For the 70th year, tractors are once again rumbling down the dirt roads of L.H. Piggott and Girls Farm. The drivers of these tractors and the men and women who work on the farm are busy harvesting the crops that were planted back in the spring. While much has changed on the farm, including its size and the variety of produce grown, much has also stayed the same including a commitment to sustainable farming and a desire to grow the highest quality produce possible.
Back in 1949, Laurel “Bud” Piggott began this farm with his wife Frances after serving in World War II. Over the years they had six daughters, hence the name of the farm, L.H. Piggott & Girls. Throughout the years many different fruits and vegetables have been grown on the farm including strawberries, tomatoes, onions, cucumbers, pumpkins, and much more. Today, 70 years later, the farm now encompasses over 750 acres. 150 of these acres are dedicated to growing cucumbers, another 100 acres are used for growing zucchini and yellow squash, tomatoes are grown on 42 acres of the farm, peppers on another 20 acres, and 4 acres are reserved for growing pumpkins and cauliflower. The remaining 434 acres are currently in rotation, meaning that they have been planted with a cover crop which adds nutrients into the soil and prevents water runoff. Crop rotation is an essential element to sustainable farming. The majority of the produce grown on the farm will find its way into large grocery stores, including Meijer and Wal-mart. The rest will be sold at the retail market on the farm, Piggott’s Farm Market & Bakery.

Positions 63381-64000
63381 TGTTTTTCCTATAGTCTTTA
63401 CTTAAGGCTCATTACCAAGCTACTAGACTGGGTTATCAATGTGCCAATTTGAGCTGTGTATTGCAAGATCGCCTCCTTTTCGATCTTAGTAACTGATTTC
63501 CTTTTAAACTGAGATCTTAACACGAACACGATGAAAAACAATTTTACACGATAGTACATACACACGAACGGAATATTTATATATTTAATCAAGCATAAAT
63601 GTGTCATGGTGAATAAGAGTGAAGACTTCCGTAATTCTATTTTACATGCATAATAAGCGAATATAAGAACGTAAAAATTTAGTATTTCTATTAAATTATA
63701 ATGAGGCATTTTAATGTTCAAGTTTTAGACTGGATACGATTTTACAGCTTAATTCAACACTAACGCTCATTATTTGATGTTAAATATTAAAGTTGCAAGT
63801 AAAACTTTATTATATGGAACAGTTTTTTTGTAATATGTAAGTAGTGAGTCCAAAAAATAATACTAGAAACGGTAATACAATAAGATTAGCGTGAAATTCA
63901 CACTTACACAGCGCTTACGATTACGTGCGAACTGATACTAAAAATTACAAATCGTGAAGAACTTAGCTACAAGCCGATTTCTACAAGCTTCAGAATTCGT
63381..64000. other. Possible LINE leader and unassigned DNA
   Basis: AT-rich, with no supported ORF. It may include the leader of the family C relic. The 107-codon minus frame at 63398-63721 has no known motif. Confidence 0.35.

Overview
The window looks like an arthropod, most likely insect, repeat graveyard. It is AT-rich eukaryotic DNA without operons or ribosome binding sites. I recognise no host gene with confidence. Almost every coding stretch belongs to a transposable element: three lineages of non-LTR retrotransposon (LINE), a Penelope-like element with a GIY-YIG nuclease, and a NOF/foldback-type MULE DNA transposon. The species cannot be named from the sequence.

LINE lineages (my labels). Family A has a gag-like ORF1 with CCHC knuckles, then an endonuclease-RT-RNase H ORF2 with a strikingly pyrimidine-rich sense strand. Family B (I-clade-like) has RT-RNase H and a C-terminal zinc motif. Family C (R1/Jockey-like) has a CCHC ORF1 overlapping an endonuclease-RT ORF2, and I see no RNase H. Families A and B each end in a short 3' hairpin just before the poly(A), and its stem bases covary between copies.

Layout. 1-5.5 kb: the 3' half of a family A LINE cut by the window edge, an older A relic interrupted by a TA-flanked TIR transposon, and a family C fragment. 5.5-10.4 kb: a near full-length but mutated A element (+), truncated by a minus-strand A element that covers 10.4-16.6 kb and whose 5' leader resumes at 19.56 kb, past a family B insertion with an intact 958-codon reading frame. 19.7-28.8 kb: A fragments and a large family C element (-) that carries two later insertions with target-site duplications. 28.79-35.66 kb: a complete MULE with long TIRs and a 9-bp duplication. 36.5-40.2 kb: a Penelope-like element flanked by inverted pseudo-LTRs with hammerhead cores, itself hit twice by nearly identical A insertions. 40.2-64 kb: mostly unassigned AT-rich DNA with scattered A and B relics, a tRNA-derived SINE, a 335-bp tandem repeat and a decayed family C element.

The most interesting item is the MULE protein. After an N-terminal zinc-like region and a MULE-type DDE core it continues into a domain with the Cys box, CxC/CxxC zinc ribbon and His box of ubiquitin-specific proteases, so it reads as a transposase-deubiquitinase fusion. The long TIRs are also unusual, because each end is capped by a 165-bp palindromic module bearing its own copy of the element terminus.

Laurel and Frances retired from farming in the 90’s and the farm was bought by their daughter Laurie and her husband George McManus III. The McManus’ now operate the farm and market with the help of over 100 employees, including several family members.
Over the years, L.H. Piggott and Girls have won several awards for sustainability, soil conservation, and have also been recognized by the Migrant Services Committee for the high-quality living arrangements and excellent working conditions provided to their employees.
70 years on from the beginning, L.H. Piggott and Girls Farm in flourishing and family and employees of the farm look forward to many more years of sustainably growing high quality fruits and vegetables in Benton Harbor, MI